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Uncertainty over mandatory cultural surveys for farming from Aboriginal heritage federal reforms by Labor

Uncertainty over mandatory surveys for farming businesses raises concerns, the Nationals seek common sense solutions amid anxiety.

By news@gippsland - 31st July 2023 - Back to News

The Federal Labor government is refusing to rule out mandatory cultural surveys in its proposed Aboriginal heritage reforms. When asked during Parliament's Question Time if Labor would rule out mandatory surveys on farming businesses Australia-wide, Environment Minister Tanya Plibersek couldn't rule it out. When pressed to clarify if agricultural practices would be impacted, Minister Plibersek simply responded, "what we are seeking to do is to update our First Nations cultural heritage protections."

Labor government uncertain on mandatory cultural surveys in Aboriginal heritage reforms; seeks to update First Nations heritage protections

Labor government uncertain on mandatory cultural surveys in Aboriginal heritage reforms; seeks to update First Nations heritage protections

Cultural heritage act concerns

It comes after the Federal Labor government released an 'Options Paper' for a national model, after Western Australia introduced a Cultural Heritage Act. The changes in WA impact those with blocks of more than 1100 square metres and require cultural surveys for digging a hole more than 50 centimetres, or lifting more than 20 kilograms of dirt, for activities such as mending fences, planting trees or clearing tracks.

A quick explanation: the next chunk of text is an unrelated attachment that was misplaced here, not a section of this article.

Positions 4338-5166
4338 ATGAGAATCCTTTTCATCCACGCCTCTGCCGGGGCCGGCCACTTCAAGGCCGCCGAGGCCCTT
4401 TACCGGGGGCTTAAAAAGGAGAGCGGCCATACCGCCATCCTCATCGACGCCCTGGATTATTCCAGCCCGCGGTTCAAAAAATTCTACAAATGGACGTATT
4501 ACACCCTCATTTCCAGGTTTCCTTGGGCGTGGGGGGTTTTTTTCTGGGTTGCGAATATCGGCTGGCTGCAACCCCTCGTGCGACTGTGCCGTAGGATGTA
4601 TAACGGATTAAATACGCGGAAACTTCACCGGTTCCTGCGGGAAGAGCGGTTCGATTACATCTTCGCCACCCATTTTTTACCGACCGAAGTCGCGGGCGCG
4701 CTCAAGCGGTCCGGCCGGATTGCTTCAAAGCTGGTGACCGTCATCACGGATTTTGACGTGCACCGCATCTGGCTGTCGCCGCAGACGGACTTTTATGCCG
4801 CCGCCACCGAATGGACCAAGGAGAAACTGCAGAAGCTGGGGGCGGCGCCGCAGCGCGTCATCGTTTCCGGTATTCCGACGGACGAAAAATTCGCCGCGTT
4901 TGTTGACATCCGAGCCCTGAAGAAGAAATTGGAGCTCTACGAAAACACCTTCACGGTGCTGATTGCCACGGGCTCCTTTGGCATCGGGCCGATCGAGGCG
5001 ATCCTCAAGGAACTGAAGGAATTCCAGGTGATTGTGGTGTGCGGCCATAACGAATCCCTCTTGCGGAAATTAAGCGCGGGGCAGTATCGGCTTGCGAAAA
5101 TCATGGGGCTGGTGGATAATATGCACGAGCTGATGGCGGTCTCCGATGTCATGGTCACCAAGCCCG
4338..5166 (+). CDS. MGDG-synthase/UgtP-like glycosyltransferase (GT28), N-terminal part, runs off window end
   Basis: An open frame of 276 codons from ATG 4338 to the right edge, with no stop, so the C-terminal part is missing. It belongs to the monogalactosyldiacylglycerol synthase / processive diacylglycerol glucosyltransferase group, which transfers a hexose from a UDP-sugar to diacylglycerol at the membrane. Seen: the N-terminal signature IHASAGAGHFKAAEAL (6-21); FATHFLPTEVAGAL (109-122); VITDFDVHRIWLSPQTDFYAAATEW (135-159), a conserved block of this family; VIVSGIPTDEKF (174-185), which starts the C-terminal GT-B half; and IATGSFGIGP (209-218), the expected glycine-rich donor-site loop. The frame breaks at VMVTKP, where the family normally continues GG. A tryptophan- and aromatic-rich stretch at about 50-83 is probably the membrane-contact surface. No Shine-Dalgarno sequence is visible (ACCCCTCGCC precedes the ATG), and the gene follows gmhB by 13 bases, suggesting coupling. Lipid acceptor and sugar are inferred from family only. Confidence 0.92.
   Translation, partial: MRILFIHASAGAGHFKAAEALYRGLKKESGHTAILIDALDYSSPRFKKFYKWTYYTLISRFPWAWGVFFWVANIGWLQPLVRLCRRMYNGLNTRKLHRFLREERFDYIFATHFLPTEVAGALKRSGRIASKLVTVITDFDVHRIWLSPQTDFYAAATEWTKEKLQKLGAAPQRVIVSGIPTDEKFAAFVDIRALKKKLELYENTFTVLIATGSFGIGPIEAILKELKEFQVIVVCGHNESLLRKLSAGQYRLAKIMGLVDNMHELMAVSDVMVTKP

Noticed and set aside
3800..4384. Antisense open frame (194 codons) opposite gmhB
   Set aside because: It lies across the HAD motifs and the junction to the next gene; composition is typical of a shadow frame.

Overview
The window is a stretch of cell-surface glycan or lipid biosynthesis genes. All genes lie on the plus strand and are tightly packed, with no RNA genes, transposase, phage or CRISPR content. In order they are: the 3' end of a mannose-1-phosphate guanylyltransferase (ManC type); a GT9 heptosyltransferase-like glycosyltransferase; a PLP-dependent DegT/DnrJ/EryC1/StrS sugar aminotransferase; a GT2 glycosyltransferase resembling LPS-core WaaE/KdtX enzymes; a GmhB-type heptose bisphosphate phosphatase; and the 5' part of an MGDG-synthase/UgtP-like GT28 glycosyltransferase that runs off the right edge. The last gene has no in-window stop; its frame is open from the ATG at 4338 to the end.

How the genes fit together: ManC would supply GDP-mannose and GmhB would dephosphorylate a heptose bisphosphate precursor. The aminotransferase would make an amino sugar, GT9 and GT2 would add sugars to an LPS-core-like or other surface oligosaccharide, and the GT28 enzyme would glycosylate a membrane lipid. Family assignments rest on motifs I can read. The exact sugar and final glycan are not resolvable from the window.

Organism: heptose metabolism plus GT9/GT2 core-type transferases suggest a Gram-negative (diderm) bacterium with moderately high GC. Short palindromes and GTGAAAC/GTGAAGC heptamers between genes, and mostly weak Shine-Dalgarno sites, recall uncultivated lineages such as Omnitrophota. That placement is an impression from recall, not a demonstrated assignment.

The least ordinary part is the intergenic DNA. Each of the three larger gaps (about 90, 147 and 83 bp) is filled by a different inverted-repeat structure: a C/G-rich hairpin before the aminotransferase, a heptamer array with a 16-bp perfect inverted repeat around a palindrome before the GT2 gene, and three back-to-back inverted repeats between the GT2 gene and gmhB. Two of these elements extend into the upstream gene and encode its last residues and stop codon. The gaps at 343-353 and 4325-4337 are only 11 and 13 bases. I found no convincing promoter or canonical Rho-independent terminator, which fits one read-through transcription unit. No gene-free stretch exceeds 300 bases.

Penalties range from $25,000 to $1 million for individuals, and between $250,000 to $10 million for corporations, as well as jail time. Leader of The Nationals David Littleproud said it was disappointing the Federal Labor government was unable to give Australian farmers and producers more certainty about future reforms. "Cultural surveys in WA cost between $120 to $160 an hour or $1200 a day, plus travel expenses," Mr Littleproud said.

Concern over cultural surveys

Mr Littleproud said, "It is an overreach of government and a worrying sign if the Federal Labor government is unable to rule out mandatory cultural surveys similar to those in WA. Australian farmers have a strong record of protecting cultural sites and working hand-in-hand with Indigenous Australians, but WA's new laws are an overreach and if adopted nationally would divide communities."

Mr Littleproud added the Federal Labor government's Options Paper was creating anxiety and could also impact future property developments and their design. "The Nationals seek a common sense solution but Labor will not bring Australians into their trust because they refuse to provide details on their proposed reforms."

Pictures from Victorian Farmers Federation Facebook page.


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